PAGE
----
Summer is here and that means spending more time outside with your pets.  Unfortunately, we aren’t the only ones that are out and about enjoying the sunshine.  Its about this time of year that snake bites become an all to common thing that we as veterinarians see and treat.

Living where we do, it is a fact of life that eventually the chances of coming into close contact with a snake are pretty high.  It is important to know what to do if a snake bites your pet and how to tell if your pet has been bitten.

There are two types of snakes in our area, the pit vipers and the coral snakes.  Coral snakes inject a deadly neurotoxin that is often fatal.Thankfully coral snakebites are incredibly rare, only about 1% of all reported snakebites due to their reclusive nature.

The other variety of snake is the pit viper, including cottonmouths, copperheads and rattlesnakes.  These snakes inject a hemotoxic venom. This is far and away the most common type of snakebite that we see in this area.

How to Identify a Snakebite

It is important to be able to recognize the signs of a snakebite in your pet.  The pet will be very painful and the bite will usually be located on the face or the limb.  Sometimes you may see two small puncture wounds but this can be difficult without shaving the area.  You will also notice profound swelling and sometimes bruising very quickly.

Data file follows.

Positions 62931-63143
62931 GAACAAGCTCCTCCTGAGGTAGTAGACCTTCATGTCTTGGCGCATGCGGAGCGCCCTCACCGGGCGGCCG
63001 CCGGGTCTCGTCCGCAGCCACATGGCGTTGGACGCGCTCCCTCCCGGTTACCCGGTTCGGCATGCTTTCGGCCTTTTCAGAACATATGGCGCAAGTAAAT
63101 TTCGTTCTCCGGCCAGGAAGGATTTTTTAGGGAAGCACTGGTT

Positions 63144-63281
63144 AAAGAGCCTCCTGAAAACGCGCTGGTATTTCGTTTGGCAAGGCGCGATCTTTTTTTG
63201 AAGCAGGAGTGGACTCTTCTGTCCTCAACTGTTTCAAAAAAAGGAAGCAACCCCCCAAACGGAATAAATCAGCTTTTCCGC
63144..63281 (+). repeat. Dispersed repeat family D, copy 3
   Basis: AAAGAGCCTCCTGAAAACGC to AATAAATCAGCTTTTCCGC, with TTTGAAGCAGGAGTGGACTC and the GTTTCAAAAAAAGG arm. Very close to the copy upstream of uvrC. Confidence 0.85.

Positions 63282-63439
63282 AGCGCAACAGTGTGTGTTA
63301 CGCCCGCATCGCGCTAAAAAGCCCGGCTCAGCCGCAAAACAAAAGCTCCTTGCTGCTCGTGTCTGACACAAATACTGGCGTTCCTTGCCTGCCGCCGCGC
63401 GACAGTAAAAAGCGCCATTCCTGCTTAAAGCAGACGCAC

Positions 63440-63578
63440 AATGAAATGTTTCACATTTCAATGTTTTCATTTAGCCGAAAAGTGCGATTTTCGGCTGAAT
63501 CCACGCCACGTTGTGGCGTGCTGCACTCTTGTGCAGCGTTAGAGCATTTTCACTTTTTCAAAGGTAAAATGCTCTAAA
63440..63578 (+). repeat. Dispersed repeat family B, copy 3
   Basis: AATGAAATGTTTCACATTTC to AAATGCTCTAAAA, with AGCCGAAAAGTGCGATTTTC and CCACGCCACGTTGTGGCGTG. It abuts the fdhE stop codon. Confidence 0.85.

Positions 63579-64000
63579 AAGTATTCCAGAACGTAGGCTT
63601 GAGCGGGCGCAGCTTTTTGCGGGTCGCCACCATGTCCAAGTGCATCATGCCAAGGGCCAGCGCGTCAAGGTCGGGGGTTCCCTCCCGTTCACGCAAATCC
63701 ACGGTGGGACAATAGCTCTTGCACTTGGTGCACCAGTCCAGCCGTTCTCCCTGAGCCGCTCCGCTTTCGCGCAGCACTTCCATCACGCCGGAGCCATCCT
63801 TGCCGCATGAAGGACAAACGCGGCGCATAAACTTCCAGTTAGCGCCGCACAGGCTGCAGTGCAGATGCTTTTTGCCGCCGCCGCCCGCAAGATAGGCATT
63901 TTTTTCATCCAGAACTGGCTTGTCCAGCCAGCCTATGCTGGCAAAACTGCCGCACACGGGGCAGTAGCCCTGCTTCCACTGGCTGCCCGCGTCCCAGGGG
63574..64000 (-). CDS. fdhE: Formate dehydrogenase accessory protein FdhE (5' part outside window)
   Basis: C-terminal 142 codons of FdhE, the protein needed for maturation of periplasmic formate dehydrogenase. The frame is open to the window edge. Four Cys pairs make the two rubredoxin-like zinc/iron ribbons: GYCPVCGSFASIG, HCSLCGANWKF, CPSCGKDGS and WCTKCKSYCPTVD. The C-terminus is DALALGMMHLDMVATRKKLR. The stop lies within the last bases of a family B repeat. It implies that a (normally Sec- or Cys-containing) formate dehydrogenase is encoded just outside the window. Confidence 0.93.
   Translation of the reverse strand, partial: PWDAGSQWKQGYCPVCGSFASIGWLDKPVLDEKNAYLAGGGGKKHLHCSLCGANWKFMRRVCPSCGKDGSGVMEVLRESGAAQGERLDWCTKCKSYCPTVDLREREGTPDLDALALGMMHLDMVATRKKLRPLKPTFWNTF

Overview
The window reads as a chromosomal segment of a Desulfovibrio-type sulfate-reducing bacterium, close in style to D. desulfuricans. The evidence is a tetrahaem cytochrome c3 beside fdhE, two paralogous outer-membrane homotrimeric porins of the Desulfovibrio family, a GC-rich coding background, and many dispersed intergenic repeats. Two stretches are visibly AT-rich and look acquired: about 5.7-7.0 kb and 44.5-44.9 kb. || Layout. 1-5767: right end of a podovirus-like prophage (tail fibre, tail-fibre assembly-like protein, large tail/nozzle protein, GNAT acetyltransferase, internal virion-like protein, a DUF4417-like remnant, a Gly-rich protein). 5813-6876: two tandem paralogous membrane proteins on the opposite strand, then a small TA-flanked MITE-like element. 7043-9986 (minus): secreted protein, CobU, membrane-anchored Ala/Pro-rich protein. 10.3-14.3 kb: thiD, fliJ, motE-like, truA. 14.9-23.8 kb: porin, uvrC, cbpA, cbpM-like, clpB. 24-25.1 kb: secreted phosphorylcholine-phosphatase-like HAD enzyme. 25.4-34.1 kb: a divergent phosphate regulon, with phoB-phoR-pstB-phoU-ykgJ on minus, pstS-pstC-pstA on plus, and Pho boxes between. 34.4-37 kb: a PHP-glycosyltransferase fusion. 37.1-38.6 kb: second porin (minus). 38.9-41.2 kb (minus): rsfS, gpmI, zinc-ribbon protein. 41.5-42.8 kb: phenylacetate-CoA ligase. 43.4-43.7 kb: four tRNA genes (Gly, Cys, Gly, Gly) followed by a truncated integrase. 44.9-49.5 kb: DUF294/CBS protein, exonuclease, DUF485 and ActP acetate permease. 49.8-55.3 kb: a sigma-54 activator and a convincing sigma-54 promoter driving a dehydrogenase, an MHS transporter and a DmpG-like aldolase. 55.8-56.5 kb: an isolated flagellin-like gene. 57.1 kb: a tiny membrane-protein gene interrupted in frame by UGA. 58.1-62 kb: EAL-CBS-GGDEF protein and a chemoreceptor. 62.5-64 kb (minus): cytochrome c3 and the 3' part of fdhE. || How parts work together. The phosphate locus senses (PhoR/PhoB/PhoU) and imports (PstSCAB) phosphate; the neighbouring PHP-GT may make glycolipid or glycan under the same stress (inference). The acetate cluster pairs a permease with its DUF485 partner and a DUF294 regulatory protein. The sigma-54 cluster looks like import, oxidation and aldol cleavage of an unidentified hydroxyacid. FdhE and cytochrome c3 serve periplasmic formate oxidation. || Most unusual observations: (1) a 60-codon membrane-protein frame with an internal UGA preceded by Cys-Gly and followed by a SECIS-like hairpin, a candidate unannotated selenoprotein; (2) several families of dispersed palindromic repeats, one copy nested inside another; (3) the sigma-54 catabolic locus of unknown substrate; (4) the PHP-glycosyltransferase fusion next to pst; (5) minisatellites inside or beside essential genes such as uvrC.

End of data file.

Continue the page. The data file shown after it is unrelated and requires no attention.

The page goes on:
If you think that your pet has been bitten by a snake, or you witness it happen, it is important to remain calm. Attempt to identify the snake, but do not put yourself in harm’s way attempting to do so.  Immediately seek medical attention for your dog. Do not place a tourniquet, attempt to suck out the venom or make cuts in your pet’s skin. These treatments have fallen out of favor and have proven ineffective and can actually cause more harm than good.  Do not give your pet any over the counter medication.  Most are toxic to pets and can often complicate the underlying problem.

How to Treat a Snakebite

Once at the veterinarian, it is important that treatment be started as soon as possible.  The degree of treatment is usually dependent on how much venom was injected causing changing in your pet’s blood work.  Your veterinarian will likely want to look at clotting times as the venom affects these. Additionally, a CBC chemistry panel, urinalysis and blood pressure can all be important in determining the severity of the envenomation. Abnormalities on blood work, location of the bite and sometimes the size of your pet will help to determine if your pet will need antivenin. Antivenin is an important treatment but can also cause severe anaphylactic reactions so your veterinarian will make the decision if your pet would benefit from antivenin.

Treatments For Snakebites:

  • Intravenous (IV) pain medication
  • IV fluids
  • Antihistamines
  • Antibiotics
  • Antivenin.

Your pet will likely be in the hospital for observation for 12-24 hours.  Most snakebites are not fatal if treated quickly and appropriately.  The are around the bite may become necrotic or die, but this area will often just slough in a few days and heal.

While is it vitally important to know what to do if your pet is bitten by a snake, it is probably more important to know how to avoid snakes and prevent the bite from ever happening.  Snakes are often found sunning on rocks, pavement, asphalt roads and logs.  They can often be found hiding in underbrush.  Keep your pet on a leash when going out for walks.  If you encounter a snake, stop, get control of your pet, freeze until the snake moves or remove yourself from the area. Treat every snake as if it is venomous and seek medical attention for your pet as soon as possible if your pet is bitten.

Do you think your pet has been bitten by a snake? Contact us!